In the Dead of Winter, Fly-Fishing on the Rose River Still Is a Lure

Beau Beasley of Fairfax shows off a rainbow trout caught at Rose River Farm, which is known for beautiful scenery and abundant trout.
Beau Beasley of Fairfax shows off a rainbow trout caught at Rose River Farm, which is known for beautiful scenery and abundant trout. (By Angus Phillips For The Washington Post)
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By Angus Phillips
Sunday, February 24, 2008


Folklore has it that prime time for trout fishing arrives when buds on the trees get as big as mouse ears. Even in a mild year like this, that's still many weeks away. The itch to go trout fishing is something else again -- you never know when it may strike.

Fortunately for the Washington area trout fishing community, options exist even in the dregs of winter. A handful of limestone streams run at constant temperature all year in south-central Pennsylvania, the Shenandoah Valley and along Maryland's northern border, though trout in these rich waters are mostly educated natives and tough to fool. It's a game for experts, really.

Now comes an option for inept to moderately skilled flyrodders like me, a pretty place where even a duffer can set the hook on plump rainbow trout. Beau Beasley, a Fairfax firefighter who wrote "Fly Fishing Virginia," a guide to that state's top waters, has only kind things to say about the Rose River in Madison County.

It's a hard place to dislike. The Rose is a gin-clear freestone stream that tumbles out of the Blue Ridge into a picturesque farm valley in the shadow of Old Rag Mountain, an hour and a half's drive west of the Beltway. The Rose long has been stocked by the state in spring but gets pounded by put-and-take anglers. Usually, little is left to fish for after the hordes pass through.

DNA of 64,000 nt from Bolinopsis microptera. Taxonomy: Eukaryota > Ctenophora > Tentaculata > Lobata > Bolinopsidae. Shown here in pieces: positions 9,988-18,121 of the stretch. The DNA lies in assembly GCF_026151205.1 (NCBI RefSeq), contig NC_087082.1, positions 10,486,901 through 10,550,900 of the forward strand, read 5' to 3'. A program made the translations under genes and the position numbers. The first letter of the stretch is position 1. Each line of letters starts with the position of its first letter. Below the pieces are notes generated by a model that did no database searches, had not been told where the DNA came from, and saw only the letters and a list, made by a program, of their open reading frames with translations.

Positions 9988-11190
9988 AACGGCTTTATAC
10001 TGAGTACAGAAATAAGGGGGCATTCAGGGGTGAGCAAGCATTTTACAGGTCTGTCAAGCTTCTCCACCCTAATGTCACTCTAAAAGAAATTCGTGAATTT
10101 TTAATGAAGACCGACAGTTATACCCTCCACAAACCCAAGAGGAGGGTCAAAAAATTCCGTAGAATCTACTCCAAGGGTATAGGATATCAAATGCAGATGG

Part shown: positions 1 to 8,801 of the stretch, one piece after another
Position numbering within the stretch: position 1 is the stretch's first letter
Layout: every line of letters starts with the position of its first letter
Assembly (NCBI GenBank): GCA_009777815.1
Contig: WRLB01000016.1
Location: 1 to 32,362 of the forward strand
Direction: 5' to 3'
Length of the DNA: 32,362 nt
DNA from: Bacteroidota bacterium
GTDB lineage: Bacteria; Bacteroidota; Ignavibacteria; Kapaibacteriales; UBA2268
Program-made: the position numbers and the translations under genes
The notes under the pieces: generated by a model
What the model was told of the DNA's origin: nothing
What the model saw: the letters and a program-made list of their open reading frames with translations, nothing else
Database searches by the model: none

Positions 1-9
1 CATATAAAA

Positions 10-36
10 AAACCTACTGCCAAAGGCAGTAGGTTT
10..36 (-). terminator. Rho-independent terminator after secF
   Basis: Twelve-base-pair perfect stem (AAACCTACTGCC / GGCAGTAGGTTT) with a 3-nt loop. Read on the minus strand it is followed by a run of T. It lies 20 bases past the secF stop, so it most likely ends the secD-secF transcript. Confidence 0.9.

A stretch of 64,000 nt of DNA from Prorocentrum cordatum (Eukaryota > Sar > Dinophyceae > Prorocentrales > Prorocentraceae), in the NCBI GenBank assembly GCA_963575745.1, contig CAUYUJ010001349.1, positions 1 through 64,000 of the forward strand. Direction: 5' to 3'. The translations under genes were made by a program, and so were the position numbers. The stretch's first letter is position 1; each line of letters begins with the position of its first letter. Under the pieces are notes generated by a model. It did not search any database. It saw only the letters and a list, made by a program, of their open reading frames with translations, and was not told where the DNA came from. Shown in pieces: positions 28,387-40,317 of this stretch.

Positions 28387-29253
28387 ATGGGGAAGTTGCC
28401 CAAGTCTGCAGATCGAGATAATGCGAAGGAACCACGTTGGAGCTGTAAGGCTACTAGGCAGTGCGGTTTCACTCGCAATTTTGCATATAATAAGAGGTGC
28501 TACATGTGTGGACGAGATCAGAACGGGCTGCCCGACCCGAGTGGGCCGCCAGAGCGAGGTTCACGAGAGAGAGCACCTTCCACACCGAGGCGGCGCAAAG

But in recent years, a mile-long stretch of private water just downstream from Graves Mountain Lodge has been set aside for catch-and-release anglers. For a $75 daily fee they can fish at Rose River Farm, where stocked trout are abundant and not too picky.

Beasley lured me there last week with promises of big fish and plenty of 'em. He was not exaggerating. In half a day, four of us, including farm owner Douglas Dear of Great Falls, caught dozens of trout in the 1 1/2 - to 2-pound range, all on flies despite a whistling cold wind.

The rainbows were stacked in deep pools, clearly visible if you donned polarized sunglasses. Even with the stream running high after a couple of rainy days, the water was so clear that pebbles stood out in the sunlight.

Just watching trout in those conditions is engrossing. They lurk in feeding lanes, holding station with gentle sweeps of the tail, and lunge after hatching insects or tiny bits of bait floating by. Nothing is more graceful than the smooth, slashing strike of a feeding trout.

Even dumb, hatchery-reared rainbows are smart enough to notice when a lumbering human invades their pristine habitat, so it pays to watch and wait and think it through before wading in. Whatever can go wrong probably will, and once you've spooked the herd with a slapdash cast or a tangle of line in a tree, it takes time for things to settle out.

Beasley, Dear and I meant to fish together, but as always happens on trout streams, we soon drifted apart as one after another was mesmerized by the trout in a particular hole and stopped to observe. It was too windy to fish dry flies, though the fish occasionally slapped at tiny midges coming off. I tied on a small black woolly bugger with a bead head, eased into the tail of a long, slow pool and cast upstream of a fallen tree limb.

I've been fishing for trout (badly) for more than 30 years but it still amazes me every time a fish slides over to smack a tiny fly bouncing along a rocky stream bottom. I missed two solid hits before finally hooking up, and let out a whoop when the two-pounder shook its head and launched a spray-filled leap.

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